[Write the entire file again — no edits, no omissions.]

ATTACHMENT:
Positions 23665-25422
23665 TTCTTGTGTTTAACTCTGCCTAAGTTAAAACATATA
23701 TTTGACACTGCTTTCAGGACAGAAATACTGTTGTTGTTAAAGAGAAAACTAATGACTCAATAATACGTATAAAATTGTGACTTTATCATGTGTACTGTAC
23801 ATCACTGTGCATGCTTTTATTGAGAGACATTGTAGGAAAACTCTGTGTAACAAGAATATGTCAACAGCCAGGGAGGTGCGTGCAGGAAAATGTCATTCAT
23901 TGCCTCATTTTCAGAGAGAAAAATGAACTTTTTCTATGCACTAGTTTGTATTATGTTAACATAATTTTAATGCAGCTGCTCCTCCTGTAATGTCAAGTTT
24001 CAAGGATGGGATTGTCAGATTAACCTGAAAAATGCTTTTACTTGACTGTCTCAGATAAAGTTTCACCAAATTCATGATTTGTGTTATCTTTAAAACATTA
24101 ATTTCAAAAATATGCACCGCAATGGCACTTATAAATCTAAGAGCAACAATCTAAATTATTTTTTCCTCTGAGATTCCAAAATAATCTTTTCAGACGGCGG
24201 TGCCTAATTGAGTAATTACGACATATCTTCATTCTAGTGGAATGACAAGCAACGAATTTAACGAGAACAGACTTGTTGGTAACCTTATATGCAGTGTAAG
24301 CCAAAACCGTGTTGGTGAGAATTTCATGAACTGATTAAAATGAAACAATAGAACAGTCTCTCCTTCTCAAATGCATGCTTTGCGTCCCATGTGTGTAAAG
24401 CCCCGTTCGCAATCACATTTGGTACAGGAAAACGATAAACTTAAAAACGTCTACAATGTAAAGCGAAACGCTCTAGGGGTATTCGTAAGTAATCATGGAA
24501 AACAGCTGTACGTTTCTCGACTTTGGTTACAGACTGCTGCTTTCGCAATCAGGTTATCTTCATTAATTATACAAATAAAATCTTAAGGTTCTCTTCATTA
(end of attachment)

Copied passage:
Positions 23665-25422
23665 TTCTTGTGTTTAACTCTGCCTAAGTTAAAACATATA
23701 TTTGACACTGCTTTCAGGACAGAAATACTGTTGTTGTTAAAGAGAAAACTAATGACTCAATAATACGTATAAAATTGTGACTTTATCATGTGTACTGTAC
23801 ATCACTGTGCATGCTTTTATTGAGAGACATTGTAGGAAAACTCTGTGTAACAAGAATATGTCAACAGCCAGGGAGGTGCGTGCAGGAAAATGTCATTCAT
23901 TGCCTCATTTTCAGAGAGAAAAATGAACTTTTTCTATGCACTAGTTTGTATTATGTTAACATAATTTTAATGCAGCTGCTCCTCCTGTAATGTCAAGTTT
24001 CAAGGATGGGATTGTCAGATTAACCTGAAAAATGCTTTTACTTGACTGTCTCAGATAAAGTTTCACCAAATTCATGATTTGTGTTATCTTTAAAACATTA
24101 ATTTCAAAAATATGCACCGCAATGGCACTTATAAATCTAAGAGCAACAATCTAAATTATTTTTTCCTCTGAGATTCCAAAATAATCTTTTCAGACGGCGG
24201 TGCCTAATTGAGTAATTACGACATATCTTCATTCTAGTGGAATGACAAGCAACGAATTTAACGAGAACAGACTTGTTGGTAACCTTATATGCAGTGTAAG
24301 CCAAAACCGTGTTGGTGAGAATTTCATGAACTGATTAAAATGAAACAATAGAACAGTCTCTCCTTCTCAAATGCATGCTTTGCGTCCCATGTGTGTAAAG
24401 CCCCGTTCGCAATCACATTTGGTACAGGAAAACGATAAACTTAAAAACGTCTACAATGTAAAGCGAAACGCTCTAGGGGTATTCGTAAGTAATCATGGAA
24501 AACAGCTGTACGTTTCTCGACTTTGGTTACAGACTGCTGCTTTCGCAATCAGGTTATCTTCATTAATTATACAAATAAAATCTTAAGGTTCTCTTCATTA